Protecting Wilderness and National Parks

New book - Native Fauna of the Greater Blue Mountains World Heritage Area

by Judy Smith, Peter Smith and Kate Smith
published by P&J Smith Ecological Consultants
softcover $40.00, including postage when purchased through the Colong Shop

172 pages, soft cover, two locality maps, over 200 colour photos and 20 illustrations.

Available from the Colong Foundation online shop, the authors (email or from Blue Mountains bookshops and visitor centres, Abbey’s Bookshop in Sydney, and the National Botanic Gardens bookshop in Canberra.

Overview by Judy Smith

In 2000, the Greater Blue Mountains was listed as a World Heritage Area in recognition of its outstanding natural values. In the 20 years since, the area’s rich flora, particularly the 98 different eucalypts, diverse vegetation communities and many threatened species, have received considerable attention. The fauna’s biodiversity contribution has been less appreciated. In our new book, Native Fauna of the Greater Blue Mountains World Heritage Area, we seek to make amends.

Peter and I are ecologists who have lived and worked in the Blue Mountains for almost 40 years, studying and enjoying the local fauna. Kate grew up in the Blue Mountains and assesses the fauna closely through a critical artistic eye. The fauna has never been static but, lately, changes have both jolted and motivated us to document it – we should know what we are fighting for and risk losing.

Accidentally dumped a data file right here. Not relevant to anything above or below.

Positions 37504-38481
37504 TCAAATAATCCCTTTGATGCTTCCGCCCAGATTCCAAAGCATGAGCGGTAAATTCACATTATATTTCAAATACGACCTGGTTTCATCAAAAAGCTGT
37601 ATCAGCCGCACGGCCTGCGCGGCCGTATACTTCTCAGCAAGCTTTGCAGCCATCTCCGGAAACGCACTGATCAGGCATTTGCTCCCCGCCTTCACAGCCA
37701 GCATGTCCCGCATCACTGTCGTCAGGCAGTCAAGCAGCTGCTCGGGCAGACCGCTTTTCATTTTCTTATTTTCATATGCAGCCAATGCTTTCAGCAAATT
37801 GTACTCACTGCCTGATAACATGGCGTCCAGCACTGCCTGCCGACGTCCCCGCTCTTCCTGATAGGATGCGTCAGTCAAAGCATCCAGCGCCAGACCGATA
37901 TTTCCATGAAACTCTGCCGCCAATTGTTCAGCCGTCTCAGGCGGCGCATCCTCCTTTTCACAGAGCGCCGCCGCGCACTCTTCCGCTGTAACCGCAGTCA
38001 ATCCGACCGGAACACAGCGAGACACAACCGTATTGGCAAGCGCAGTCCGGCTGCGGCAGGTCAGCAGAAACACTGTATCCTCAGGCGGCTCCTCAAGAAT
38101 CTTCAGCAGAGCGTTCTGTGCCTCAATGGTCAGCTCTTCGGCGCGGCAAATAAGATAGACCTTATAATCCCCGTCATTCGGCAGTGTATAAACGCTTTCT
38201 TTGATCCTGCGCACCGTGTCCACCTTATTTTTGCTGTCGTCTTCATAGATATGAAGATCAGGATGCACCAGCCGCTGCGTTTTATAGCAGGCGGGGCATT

In 2015, we received an Australian Government Community Heritage and Icons grant to help us prepare checklists of the native terrestrial vertebrate fauna (mammals, birds, reptiles and frogs) of the World Heritage Area. Four years on, our reviews of wildlife databases, published and unpublished reports, explorers’ journals, our own and other naturalists’ records, have identified a total of 432 species (68 mammals, 254 birds, 74 reptiles and 36 frogs) that have been reliably recorded within the World Heritage Area since European settlement. This outstanding faunal diversity reflects the diversity of habitats in the World Heritage Area abutting each other. It is also a consequence of the location of the World Heritage Area, where fortuitously, species from surrounding moist coastal areas to the east, dry western slopes, cool southern tablelands and warm northern sub-tropics, converge. Additional wide-ranging species and a few local specialists, notably the Blue Mountains Swamp Skink Eulamprus leuraensis, contribute to a fauna of international significance.